In usual practice, when a mobile station seeks a location based service (such as an emergency aid dispatched to the mobile station's location, or download of content established or selected based on the mobile station's location), the mobile station may send a location-based service request via a wireless packet data connection to the LBSP (or to another entity, which may send the request (e.g., a derivative of the request) to the LBSP). In response to receipt of that request, the LBSP may then send a query to the mobile station's positioning system, seeking the location of the mobile station. In turn, the positioning system may then invoke a process to determine the mobile station's location and, upon determination of the mobile station's location, may report the location in a response to the LBSP. Based on the mobile station's location, the LBSP may then provide a location-based service (such as delivering emergency aid to the mobile station's location, or delivering to the mobile station content established or selected based on the mobile station's location).

A typical positioning system will determine the location of a mobile station through a triangulation process that takes into account base station signal delay measurements taken and reported by the mobile station. In particular, using known techniques (based on evaluation of signal phase or the like), the mobile station will measure the time that it takes for signals to travel respectively over the air from each of multiple cellular base stations to the mobile station, and the mobile station will report those base station delay measurements to the positioning system. Using those delays, along with the known speed of the signals, the positioning system may then compute the distance between the mobile station and each base station. In turn, for each base station, the positioning system may programmatically define an arc centered around a known fixed position of the base station and having a radius extending the distance from that position to the mobile station. The positioning system may then estimate the mobile station's location as the intersection of those arcs.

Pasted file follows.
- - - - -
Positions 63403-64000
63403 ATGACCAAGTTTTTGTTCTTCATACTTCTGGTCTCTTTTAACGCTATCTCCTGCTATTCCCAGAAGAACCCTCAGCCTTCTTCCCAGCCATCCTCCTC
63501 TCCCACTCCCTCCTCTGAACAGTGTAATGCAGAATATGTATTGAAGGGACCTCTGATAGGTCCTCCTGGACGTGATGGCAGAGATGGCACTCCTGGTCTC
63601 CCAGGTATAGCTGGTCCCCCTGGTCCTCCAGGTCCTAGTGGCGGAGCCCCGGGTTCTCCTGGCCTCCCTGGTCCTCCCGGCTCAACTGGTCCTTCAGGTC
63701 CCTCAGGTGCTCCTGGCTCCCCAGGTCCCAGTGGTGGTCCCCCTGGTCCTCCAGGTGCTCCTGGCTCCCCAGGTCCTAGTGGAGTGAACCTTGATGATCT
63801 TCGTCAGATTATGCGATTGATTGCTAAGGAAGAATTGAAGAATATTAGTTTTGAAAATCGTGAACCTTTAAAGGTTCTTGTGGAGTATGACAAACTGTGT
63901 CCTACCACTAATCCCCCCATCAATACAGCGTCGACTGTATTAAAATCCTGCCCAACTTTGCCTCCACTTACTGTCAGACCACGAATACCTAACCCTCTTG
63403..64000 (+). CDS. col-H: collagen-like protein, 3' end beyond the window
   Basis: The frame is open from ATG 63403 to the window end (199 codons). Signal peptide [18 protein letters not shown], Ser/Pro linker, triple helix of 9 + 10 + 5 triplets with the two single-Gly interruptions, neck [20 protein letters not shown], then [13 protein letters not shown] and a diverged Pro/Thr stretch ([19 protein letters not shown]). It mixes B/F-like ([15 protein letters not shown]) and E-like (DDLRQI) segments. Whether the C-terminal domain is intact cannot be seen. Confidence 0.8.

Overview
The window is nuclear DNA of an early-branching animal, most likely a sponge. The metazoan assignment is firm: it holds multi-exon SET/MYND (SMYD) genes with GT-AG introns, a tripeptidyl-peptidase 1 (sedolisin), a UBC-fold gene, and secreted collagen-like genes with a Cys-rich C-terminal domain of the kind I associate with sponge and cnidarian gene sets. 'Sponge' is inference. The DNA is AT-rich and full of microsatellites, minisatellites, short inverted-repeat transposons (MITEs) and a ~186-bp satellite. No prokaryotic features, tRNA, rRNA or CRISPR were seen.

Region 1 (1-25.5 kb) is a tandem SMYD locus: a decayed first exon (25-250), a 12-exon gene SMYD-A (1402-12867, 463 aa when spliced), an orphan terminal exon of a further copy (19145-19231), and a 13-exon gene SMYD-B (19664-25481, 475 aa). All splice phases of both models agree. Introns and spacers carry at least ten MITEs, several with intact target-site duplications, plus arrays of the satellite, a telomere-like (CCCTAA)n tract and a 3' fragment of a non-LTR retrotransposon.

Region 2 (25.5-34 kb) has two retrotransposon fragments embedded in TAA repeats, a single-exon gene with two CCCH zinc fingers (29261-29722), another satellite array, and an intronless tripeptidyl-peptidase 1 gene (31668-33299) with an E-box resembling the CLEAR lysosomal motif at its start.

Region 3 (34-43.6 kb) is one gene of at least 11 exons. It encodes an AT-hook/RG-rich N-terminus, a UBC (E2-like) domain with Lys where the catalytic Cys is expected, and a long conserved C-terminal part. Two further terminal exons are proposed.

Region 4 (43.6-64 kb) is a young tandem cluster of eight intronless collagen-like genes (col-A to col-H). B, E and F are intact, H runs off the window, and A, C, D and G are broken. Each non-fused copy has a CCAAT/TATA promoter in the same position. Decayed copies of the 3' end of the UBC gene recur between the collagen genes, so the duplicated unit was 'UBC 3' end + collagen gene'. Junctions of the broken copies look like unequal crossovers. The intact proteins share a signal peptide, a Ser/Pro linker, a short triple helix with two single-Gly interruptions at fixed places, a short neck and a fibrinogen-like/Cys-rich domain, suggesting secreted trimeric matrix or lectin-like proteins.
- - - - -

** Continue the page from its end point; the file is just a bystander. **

In many cases, mobile station location estimated in this manner is sufficient to facilitate providing a location based service. For instance, the estimated location may be sufficient to enable a computer to perform a database lookup to find pizza restaurants or other attractions or points of interest in the mobile station's vicinity, and to deliver that information to the mobile station. Likewise, the estimated location may be sufficient to facilitate dispatch of emergency personnel approximately to the location of the mobile station.